Galactic Ventures CEO George T. Whitesides: “Virgin Orbit will lead the world in responsive, affordable, dedicated launch for small satellites.  Our new organizational structure positions each Virgin space company to achieve its full potential while remaining true to our shared purpose of opening space to all. It is a testament to the Virgin Orbit team that we start this chapter with our newest space company led by an exceptional individual like Dan.”

 

Virgin Orbit President Dan Hart: “The Virgin Galactic team has been boldly blazing the trail in a rapidly evolving space industry and I am thrilled to join the team.  In 34 years at Boeing, I've had the honor to work on some of the most iconic and successful space programs in history including the Space Shuttle, the Delta launch program and satellite systems that have connected the world and protected our nation. Along the way, I’ve been privileged to work alongside incredibly talented engineers and industry leaders who have contributed to my own approach to innovation in space systems. The perfect next challenge is to lead Virgin Orbit’s entrepreneurial team through a transformative time for not only Virgin Orbit but also the industry. To me, the Virgin brand is about making life on Earth better, and we are going to fulfill that purpose by accessing Low Earth Orbit (LEO) to connect billions of people and enabling valuable applications of data from space through Virgin Orbit’s flexible, affordable, and reliable launch service.”

 

For more information and media inquiries:

 

http://www.image.net/virgingalactic

http://www.virgingalactic.com 

UK inquiries: VirginGalactic@fticonsulting.com

NON UK inquiries: VirginGalacticPress@VirginGalactic.com

 

ABOUT VIRGIN ORBIT

Virgin Orbit will provide dedicated, responsive, and affordable launch services for small satellites. Founded by Sir Richard Branson and owned by the Virgin Group and Aabar Investments PJS, Virgin Orbit and its sister companies—Virgin Galactic and The Spaceship Company—are opening access to space to change the world for good. To launch the small satellite revolution, Virgin Orbit is developing LauncherOne, a flexible launch service for commercial and government-built satellites. LauncherOne rockets are designed and manufactured in Long Beach, California, and will be air-launched from a dedicated 747-400 carrier aircraft capable of operating from many locations in order to best serve each customer’s needs. Virgin Orbit’s systems are currently in an advanced stage of testing, with initial orbital launches expected soon. To learn more or to apply to join Virgin Orbit’s talented and growing team, visit virginorbit.com.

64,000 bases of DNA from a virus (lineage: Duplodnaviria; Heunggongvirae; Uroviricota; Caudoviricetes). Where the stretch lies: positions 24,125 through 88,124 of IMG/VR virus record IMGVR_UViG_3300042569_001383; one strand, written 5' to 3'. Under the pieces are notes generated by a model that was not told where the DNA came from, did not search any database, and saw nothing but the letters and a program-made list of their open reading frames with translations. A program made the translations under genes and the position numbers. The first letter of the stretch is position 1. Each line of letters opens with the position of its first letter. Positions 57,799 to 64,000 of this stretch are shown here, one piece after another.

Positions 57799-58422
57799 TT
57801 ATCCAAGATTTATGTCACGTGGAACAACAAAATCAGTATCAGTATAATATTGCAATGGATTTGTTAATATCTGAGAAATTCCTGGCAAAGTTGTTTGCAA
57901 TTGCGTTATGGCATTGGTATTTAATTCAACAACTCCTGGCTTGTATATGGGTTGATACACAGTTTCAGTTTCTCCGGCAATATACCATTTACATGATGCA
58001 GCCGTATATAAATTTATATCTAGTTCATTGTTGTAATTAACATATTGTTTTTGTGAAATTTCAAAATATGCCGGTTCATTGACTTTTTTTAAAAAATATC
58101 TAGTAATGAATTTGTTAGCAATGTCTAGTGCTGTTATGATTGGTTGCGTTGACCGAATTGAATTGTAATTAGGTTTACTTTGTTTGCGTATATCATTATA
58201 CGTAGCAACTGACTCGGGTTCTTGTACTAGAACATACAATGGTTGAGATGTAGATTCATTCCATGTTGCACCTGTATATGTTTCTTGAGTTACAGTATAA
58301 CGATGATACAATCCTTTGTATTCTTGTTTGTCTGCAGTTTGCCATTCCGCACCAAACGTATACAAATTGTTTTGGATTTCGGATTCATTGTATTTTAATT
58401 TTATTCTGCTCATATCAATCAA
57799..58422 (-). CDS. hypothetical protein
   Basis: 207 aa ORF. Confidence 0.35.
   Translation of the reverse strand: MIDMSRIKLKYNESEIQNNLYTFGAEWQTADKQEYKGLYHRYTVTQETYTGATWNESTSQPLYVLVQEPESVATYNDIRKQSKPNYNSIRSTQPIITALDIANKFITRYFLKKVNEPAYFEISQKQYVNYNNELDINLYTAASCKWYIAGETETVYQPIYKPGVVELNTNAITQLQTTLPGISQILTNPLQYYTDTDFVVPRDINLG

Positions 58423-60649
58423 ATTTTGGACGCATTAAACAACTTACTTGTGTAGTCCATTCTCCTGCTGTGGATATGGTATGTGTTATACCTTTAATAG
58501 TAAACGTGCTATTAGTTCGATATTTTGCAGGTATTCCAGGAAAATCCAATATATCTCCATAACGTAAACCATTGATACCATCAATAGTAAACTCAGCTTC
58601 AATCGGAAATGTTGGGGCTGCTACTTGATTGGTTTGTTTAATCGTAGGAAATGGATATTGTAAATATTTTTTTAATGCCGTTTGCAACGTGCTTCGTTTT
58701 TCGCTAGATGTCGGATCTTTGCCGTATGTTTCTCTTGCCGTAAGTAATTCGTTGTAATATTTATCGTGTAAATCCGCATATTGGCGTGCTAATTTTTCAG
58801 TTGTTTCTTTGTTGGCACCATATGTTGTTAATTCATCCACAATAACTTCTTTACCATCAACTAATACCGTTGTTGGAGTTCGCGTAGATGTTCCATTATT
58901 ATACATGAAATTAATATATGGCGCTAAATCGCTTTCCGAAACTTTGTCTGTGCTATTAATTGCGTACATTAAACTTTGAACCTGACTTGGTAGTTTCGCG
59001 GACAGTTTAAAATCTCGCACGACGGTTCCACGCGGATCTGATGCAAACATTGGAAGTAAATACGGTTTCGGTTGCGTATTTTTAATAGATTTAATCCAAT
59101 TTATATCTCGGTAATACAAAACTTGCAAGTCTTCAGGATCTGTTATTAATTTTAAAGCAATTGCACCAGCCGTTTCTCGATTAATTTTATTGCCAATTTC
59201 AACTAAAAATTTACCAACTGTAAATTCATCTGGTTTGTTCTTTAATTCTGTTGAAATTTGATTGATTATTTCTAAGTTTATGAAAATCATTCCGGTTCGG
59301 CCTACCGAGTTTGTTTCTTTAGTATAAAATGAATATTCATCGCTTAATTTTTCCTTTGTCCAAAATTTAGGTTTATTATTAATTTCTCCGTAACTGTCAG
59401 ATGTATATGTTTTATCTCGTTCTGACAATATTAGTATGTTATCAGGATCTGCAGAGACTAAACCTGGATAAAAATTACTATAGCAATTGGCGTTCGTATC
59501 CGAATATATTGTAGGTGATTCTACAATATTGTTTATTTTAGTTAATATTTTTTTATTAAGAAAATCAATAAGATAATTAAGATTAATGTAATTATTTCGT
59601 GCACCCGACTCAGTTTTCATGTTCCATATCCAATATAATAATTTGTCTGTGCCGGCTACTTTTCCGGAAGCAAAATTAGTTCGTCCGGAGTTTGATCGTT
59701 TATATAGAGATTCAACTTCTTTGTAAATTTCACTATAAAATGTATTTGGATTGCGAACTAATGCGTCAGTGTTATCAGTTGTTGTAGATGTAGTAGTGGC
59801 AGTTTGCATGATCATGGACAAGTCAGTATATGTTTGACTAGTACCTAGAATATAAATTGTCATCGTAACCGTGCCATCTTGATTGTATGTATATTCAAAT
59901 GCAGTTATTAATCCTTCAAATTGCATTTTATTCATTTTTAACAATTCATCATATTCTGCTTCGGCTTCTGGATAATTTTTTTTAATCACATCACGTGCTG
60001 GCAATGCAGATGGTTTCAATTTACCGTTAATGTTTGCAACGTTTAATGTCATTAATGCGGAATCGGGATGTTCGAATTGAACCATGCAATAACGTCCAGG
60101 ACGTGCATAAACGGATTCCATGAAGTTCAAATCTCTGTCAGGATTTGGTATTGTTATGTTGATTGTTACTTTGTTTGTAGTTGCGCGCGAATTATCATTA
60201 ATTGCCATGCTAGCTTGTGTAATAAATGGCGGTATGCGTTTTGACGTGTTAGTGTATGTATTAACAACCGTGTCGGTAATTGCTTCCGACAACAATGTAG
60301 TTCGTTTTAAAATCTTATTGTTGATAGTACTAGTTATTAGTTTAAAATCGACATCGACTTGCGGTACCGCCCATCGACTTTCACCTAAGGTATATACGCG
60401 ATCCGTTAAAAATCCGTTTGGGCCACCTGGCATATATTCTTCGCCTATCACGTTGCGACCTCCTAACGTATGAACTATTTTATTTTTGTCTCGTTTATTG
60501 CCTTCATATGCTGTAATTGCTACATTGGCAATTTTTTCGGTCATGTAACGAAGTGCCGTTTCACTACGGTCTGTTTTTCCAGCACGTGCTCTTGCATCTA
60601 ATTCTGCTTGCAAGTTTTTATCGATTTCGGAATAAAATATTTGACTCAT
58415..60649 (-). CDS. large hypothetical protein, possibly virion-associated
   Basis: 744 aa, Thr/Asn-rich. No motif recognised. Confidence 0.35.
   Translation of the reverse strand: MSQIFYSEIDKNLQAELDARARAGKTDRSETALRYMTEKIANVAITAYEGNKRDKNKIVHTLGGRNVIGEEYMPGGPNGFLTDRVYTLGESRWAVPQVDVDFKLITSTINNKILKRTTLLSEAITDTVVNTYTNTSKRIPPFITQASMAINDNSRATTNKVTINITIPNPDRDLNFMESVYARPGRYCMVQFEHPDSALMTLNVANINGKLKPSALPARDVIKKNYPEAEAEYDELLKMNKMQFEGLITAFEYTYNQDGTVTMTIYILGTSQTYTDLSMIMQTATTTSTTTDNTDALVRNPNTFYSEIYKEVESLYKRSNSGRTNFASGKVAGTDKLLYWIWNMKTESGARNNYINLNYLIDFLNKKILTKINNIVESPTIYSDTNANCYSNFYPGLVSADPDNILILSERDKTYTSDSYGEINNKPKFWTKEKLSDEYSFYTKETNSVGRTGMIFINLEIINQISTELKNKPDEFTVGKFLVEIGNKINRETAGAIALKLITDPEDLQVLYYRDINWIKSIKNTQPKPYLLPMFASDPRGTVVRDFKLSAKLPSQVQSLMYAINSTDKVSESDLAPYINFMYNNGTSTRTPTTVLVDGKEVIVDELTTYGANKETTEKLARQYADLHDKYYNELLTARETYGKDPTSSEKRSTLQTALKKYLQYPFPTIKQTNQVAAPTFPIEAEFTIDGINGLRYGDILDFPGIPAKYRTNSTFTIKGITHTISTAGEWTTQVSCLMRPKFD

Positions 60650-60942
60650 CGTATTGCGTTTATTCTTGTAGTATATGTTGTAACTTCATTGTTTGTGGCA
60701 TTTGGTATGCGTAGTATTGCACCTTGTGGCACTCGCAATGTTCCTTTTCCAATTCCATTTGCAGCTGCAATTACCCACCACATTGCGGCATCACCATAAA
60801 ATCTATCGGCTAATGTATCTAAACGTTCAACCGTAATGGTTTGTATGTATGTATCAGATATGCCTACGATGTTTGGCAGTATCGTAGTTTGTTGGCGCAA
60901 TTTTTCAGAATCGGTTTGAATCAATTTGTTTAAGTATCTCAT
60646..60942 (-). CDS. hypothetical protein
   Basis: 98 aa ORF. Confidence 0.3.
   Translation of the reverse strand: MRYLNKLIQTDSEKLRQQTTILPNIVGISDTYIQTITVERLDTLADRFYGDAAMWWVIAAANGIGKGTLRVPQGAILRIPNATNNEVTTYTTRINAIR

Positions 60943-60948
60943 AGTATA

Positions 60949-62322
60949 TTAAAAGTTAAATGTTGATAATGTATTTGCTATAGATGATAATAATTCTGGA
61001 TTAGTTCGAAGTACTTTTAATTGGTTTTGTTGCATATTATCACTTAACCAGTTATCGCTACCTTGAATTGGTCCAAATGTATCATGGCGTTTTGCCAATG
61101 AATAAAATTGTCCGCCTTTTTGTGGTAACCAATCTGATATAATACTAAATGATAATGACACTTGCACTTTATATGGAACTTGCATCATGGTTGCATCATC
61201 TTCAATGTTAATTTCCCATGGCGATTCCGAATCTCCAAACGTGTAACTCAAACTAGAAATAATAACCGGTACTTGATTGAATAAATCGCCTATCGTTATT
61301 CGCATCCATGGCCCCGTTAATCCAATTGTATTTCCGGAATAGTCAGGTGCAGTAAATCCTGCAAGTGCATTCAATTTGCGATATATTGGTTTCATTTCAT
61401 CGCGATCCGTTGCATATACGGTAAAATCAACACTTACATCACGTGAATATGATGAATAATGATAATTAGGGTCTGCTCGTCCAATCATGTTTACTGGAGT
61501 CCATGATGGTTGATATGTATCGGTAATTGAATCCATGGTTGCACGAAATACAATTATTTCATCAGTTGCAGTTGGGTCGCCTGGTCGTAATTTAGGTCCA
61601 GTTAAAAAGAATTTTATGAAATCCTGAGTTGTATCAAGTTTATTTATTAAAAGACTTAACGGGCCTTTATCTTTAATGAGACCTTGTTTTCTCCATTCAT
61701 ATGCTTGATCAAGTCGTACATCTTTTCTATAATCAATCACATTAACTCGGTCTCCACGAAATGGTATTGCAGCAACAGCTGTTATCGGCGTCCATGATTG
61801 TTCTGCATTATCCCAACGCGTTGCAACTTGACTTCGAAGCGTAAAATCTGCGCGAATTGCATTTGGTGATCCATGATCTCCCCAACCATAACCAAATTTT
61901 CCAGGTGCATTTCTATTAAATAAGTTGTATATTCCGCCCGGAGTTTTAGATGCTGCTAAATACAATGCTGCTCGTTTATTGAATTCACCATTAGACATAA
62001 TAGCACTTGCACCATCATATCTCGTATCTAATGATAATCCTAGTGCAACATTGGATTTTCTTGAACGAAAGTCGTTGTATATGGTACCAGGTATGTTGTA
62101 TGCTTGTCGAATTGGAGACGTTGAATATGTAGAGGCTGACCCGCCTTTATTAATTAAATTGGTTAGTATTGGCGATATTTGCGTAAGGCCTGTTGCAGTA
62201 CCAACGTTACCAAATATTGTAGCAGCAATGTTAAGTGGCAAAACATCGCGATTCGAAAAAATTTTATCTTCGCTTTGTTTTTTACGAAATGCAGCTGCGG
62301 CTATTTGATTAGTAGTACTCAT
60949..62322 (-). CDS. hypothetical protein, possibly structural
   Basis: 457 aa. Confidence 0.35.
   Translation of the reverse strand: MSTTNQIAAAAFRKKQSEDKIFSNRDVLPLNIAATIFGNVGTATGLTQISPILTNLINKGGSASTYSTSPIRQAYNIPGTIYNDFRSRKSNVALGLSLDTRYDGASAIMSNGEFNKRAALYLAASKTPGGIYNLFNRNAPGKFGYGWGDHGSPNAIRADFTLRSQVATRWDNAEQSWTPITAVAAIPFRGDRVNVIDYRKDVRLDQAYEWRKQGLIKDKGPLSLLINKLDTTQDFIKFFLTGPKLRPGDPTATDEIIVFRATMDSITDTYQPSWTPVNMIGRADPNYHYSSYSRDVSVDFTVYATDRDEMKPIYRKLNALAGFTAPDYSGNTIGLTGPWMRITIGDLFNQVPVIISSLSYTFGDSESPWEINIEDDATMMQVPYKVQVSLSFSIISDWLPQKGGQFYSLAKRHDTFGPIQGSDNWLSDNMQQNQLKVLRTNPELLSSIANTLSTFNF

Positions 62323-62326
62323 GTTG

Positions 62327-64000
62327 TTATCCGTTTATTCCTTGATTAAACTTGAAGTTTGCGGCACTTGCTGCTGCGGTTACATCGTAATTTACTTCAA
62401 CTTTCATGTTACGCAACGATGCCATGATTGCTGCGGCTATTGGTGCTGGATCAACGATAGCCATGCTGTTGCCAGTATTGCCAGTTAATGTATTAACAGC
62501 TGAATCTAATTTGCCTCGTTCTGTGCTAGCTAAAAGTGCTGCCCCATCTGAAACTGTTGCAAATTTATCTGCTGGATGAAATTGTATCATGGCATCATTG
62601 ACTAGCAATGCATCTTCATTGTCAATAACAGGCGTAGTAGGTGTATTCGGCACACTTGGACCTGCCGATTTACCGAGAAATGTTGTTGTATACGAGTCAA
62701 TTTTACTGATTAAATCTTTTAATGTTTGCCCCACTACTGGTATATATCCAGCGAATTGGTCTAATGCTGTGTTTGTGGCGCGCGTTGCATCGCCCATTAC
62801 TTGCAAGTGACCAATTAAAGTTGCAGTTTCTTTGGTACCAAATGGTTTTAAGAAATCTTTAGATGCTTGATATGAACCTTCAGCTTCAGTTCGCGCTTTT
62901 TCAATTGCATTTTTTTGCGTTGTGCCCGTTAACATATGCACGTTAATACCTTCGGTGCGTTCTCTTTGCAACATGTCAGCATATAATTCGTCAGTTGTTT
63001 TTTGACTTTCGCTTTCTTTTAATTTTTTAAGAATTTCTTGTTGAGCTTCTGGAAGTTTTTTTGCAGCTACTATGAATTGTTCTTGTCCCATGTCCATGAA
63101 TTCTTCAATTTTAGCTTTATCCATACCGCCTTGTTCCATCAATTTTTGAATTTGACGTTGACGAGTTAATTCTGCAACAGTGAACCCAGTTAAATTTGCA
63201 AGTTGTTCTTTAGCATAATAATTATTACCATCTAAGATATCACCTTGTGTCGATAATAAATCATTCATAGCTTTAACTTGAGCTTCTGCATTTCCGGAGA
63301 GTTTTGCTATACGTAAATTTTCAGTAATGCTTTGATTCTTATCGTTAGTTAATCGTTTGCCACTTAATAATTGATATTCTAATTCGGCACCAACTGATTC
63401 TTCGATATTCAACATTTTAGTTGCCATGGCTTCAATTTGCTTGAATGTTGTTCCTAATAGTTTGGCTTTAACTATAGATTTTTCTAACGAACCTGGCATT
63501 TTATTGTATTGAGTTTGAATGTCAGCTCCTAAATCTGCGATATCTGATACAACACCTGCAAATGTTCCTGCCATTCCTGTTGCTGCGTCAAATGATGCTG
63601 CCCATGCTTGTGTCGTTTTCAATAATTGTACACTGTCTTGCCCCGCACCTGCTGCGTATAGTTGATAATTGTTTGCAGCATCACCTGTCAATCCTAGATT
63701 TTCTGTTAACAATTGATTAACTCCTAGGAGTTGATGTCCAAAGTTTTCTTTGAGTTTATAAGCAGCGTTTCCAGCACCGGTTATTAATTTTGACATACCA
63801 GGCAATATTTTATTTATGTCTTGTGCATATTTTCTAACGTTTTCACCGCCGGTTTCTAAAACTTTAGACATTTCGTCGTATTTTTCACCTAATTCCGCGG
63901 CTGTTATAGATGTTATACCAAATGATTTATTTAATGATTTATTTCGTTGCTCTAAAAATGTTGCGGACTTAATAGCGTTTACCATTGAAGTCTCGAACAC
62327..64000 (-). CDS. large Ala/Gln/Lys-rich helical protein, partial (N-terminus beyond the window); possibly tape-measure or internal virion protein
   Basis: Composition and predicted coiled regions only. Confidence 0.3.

ABOUT VIRGIN GALACTIC

Virgin Galactic is the world’s first commercial spaceline. Founded by Sir Richard Branson and owned by the Virgin Group and Aabar Investments PJS, Virgin Galactic and its sister companies—Virgin Orbit and The Spaceship Company--are opening access to space to change the world for good.  Virgin Galactic is developing reliable, affordable, and frequent services both for human spaceflight and satellite launch. To revolutionize human spaceflight, Virgin Galactic is testing the SpaceShipTwo VSS Unity, a reusable space launch system. The number of customers who paid to reserve places to fly on SpaceShipTwo is already greater than the total number of humans who have ever been to space throughout history. SpaceShipTwo and its carrier aircraft, WhiteKnightTwo, are manufactured and tested in Mojave, California by Virgin Galactic’s manufacturing wing, The Spaceship Company. Commercial operations will be based in New Mexico at Spaceport America, the world’s first purpose-built commercial spaceport. To learn more or to apply to join Virgin Galactic’s talented and growing team, visit virgingalactic.com.

 

ABOUT THE SPACESHIP COMPANY